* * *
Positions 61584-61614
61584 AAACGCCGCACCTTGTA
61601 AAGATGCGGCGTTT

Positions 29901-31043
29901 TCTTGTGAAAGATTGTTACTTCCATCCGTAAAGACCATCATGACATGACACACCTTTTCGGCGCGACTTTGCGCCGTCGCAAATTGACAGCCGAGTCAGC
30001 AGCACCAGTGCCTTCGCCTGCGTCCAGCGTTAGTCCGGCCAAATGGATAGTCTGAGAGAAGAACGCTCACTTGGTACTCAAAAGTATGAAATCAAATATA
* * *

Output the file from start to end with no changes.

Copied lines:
Positions 61584-61614
61584 AAACGCCGCACCTTGTA
61601 AAGATGCGGCGTTT

Positions 29901-31043
29901 TCTTGTGAAAGATTGTTACTTCCATCCGTAAAGACCATCATGACATGACACACCTTTTCGGCGCGACTTTGCGCCGTCGCAAATTGACAGCCGAGTCAGC
30001 AGCACCAGTGCCTTCGCCTGCGTCCAGCGTTAGTCCGGCCAAATGGATAGTCTGAGAGAAGAACGCTCACTTGGTACTCAAAAGTATGAAATCAAATATA